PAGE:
Prove or disprove and salvage if possible

Both your children will be away, people said, thus you will have a productive summer. In honor of my younger child, who is studying number theory for six weeks straight, let’s do the math. On the plus side:

  1. Cooking, cleaning, shopping, and laundry are far easier and cheaper. (I cannot BELIEVE how much less money we are spending on food.)
  2. No one is inconvenienced by my favorite work schedule.
  3. Knowing my kids are happily having successful adventures eases my mind. My daughter communicates constantly so we knew right off she was thrilled with her internship; my son is cagey but when we visited we finally felt assured he was okay.
  4. I can’t think of any other pluses. Until the kids are twelve or so, they need ferrying to part-day camps as well as close attention much of the time. My youngest is 17 and has a driver’s license. He hasn’t been needy, except in that way teens can need you in unpredictable spikes amid long intervals of independence, for ages. If I have more time in his absence, it’s minimal.


  1. Sad, sad, sad. Husband is sad. Cats are sad. Well, one cat is.*
  2. The U.S. government.
  3. My screwed-up town.
  4. Existential crisis brought on by the 3 problems above.

It’s a wash. I’m getting a perfectly respectable amount of work done for an empty-nest academic in the summer, but so far, no holy miracle of ramped-up sentence success. I spent June enacting deep revisions to my novel manuscript, responding to very good advice I received from a small press, and we’ll see where that goes. I enjoyed concentrating on it, at any rate, and it’s definitely a way better book now. And I’m a better writer for having undertaken the challenge.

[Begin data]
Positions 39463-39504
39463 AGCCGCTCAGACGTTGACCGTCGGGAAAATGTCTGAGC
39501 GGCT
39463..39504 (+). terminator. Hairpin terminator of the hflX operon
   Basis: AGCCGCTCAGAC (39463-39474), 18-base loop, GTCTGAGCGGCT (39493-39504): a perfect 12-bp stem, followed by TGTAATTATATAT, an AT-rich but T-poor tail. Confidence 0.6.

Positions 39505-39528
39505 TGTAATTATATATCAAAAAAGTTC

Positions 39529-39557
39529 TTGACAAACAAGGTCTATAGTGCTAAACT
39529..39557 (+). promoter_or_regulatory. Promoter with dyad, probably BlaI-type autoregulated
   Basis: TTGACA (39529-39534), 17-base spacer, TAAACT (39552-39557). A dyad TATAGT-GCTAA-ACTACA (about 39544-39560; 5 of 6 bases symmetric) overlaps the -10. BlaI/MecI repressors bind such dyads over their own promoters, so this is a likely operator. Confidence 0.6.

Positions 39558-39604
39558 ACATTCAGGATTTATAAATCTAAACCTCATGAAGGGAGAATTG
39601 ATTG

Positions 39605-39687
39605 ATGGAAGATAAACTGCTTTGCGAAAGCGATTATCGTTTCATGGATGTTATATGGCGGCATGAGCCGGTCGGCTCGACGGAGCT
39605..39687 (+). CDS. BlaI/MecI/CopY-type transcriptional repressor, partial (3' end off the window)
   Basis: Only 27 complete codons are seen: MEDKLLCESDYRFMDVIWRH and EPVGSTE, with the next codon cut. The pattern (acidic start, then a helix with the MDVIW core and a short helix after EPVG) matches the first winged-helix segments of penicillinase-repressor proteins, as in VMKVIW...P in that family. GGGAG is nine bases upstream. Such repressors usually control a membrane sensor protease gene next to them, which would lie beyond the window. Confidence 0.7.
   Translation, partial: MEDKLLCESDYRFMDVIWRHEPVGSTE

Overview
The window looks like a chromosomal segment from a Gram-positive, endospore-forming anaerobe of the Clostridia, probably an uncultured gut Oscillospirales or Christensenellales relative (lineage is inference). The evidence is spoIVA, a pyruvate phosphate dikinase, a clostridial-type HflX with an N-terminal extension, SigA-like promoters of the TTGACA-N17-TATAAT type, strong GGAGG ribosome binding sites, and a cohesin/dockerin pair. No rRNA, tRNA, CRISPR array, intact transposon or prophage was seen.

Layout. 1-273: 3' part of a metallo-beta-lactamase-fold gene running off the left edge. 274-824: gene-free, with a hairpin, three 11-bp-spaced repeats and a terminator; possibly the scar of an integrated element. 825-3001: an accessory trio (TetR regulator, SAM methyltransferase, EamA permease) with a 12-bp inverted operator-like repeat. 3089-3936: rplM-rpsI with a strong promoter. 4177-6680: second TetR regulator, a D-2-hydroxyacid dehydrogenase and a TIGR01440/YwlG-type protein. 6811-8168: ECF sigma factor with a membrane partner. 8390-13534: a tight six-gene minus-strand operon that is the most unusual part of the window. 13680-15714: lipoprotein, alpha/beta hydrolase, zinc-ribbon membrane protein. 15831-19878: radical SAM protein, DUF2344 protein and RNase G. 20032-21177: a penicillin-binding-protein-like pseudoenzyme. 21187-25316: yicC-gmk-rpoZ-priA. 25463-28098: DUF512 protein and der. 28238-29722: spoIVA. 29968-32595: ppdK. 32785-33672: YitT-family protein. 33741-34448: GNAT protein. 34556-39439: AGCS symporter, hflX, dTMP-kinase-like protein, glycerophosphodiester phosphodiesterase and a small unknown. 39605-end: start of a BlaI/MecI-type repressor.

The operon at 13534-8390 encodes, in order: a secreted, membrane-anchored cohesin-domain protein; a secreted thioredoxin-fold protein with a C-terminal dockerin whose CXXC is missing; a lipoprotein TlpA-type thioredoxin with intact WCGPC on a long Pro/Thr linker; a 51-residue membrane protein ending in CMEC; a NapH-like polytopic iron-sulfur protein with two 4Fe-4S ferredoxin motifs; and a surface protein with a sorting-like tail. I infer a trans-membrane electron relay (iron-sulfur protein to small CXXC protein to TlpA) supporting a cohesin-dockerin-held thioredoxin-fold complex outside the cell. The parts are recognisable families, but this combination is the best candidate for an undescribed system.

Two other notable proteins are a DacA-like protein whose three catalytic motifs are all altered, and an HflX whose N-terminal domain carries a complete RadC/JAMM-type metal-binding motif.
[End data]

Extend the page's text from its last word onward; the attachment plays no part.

I’ve also been reading in all genres, working on submissions, and writing a few poems, although I find tuning my brain to fiction-writing makes poetry harder. I’m now revising a couple of essays and finishing research for a third–I’m visiting an archive near Richmond on Tuesday, so Chris and I will stay overnight and share a fancy dinner, maybe visit a museum. I really don’t know yet how much I’ll finish by the time September hits in all its frantic glory. I’m trying not to worry too much about that, either, although being zen about the passage of summers and outcome of my labors–well, it hasn’t been my specialty. Working on it.

*The other cat, pictured below, is wondering if it’s snack time yet. Honey, aren’t we all? Also: good friends for whom I am very grateful; a number theory problem set; taking the mathematician out for dinner; and a new poem in Grub Street, with cool art and a handwritten edit.


One Comment on “Prove or disprove and salvage if possible

  1. Pingback: Poet Bloggers Revival Digest: Week 27 – Via Negativa

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